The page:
August 20, 2021
7 MINUTE READ
Taking out a second mortgage is an excellent option for tapping into the equity you’ve built up in your home over the years. However, you will need to spend some time weighing out the pros and cons. After all, a second mortgage is a new debt against your home equity which will need to be paid down each month.
If you’re wondering, “How does a second mortgage work?” read on for what you need to know.
So, what is a 2nd mortgage?
The idea of a 2nd mortgage is that you’re taking out a secured loan against the home equity in your home. The more equity you have, the more you can borrow. However, drawing out a 2nd mortgage does mean that you will be required to pay off two mortgages every month.
Home equity is the value of your home less your remaining mortgage balance. Over time, the more principal you pay down, the more equity you accumulate. For example, if you buy a $300,000 house with $60,000, you automatically hold 20% equity in that piece of real estate. The starting mortgage balance will be $240,000 ($300,000 less your $60,000 down payment).
The 2nd mortgage is a loan taken out against your home on top of your original purchase mortgage. Whether you qualify depends on several factors, including the amount of equity you have and your current income.
It goes by the name “second mortgage” because in the event your home is foreclosed on, the lender of the purchase mortgage will be paid first. Anything left over goes to the lender of the additional mortgage.
The vast majority of these loans come with fixed monthly repayments and work in the same way as any mortgage.
Rates on a second mortgage are typically higher than the rate on a purchase mortgage.
The reason for a higher 2nd mortgage rate is that the lenders are taking a bigger risk. They know if you go into foreclosure, they will have to stand in line to get paid. Homeowners who go into foreclosure rarely have enough to pay both lenders in full after completing the process.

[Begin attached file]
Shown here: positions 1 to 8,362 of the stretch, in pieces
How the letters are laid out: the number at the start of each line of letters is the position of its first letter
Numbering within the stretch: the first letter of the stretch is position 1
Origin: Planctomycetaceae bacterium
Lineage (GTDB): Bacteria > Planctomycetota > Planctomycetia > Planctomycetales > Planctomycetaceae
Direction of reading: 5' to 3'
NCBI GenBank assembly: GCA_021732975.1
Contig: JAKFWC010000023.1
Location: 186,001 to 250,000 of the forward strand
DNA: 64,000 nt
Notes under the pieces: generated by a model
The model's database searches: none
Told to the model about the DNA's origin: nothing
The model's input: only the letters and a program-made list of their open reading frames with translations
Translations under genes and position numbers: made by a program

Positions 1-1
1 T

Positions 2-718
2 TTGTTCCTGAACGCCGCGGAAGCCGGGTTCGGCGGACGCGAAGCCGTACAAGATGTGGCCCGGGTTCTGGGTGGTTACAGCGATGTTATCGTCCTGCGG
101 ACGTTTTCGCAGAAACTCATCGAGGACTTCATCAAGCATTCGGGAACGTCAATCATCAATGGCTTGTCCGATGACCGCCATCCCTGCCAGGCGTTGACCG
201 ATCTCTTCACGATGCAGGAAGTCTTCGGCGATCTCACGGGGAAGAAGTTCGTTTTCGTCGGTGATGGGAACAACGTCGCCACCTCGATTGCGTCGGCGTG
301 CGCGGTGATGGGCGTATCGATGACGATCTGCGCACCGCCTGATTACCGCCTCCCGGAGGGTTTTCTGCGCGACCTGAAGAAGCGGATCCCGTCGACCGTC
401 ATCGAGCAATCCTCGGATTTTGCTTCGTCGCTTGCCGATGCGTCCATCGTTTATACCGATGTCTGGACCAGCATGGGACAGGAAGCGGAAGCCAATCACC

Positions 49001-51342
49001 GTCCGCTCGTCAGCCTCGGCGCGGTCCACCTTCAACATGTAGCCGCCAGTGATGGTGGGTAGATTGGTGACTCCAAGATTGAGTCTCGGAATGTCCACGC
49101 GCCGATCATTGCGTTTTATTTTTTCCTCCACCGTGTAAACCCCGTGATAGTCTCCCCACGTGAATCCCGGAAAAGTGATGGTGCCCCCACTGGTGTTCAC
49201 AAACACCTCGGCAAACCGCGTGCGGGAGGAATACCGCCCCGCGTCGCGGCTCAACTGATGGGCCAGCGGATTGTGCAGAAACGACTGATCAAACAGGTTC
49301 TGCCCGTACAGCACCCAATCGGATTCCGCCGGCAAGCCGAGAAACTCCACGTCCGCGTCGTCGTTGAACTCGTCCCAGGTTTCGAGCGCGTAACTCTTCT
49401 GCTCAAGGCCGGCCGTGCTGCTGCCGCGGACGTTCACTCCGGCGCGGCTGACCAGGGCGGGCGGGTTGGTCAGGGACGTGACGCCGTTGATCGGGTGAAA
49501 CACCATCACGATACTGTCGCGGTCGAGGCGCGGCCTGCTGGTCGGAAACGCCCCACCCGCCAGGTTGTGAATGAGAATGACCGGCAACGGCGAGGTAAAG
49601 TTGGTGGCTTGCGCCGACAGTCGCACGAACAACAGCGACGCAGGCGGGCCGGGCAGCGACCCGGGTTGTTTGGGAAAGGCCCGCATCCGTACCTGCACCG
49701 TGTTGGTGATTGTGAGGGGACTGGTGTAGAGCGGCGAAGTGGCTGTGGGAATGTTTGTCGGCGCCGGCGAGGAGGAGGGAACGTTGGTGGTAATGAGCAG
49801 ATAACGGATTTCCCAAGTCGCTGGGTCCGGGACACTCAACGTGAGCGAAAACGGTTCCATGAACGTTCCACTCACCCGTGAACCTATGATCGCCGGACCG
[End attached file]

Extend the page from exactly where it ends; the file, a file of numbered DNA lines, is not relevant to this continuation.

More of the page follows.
A conventional double mortgage is not your only option for borrowing against the equity in your home. There are two major types of loans at your disposal.
The right option for you depends on your circumstances and what you need the money for.
A standard home equity loan is your most basic 2nd mortgage option. This is a non-revolving, secured loan. In other words, you borrow a fixed amount, and you pay back that fixed amount until the debt is paid off. It’s the simplest type of option for utilizing equity in your home.
A HELOC loan is a line of credit taken out against the equity in your home. Unlike a standard lending option, this line of credit is a revolving debt.
In other words, when your application for a HELOC is successful, you have access to the money, but you don’t have to take it. Furthermore, if you do borrow, you can pay the money back and borrow more money. It’s like a credit card that uses your home as security.
There is a “draw period,” which is the time you allotted to spend the money on a HELOC. The most common draw period is ten years, which is more than enough for most homeowners. Once the draw period elapses, the HELOC enters into what’s known as the repayment period. During this period, you’re required to pay off the balance plus any interest levied.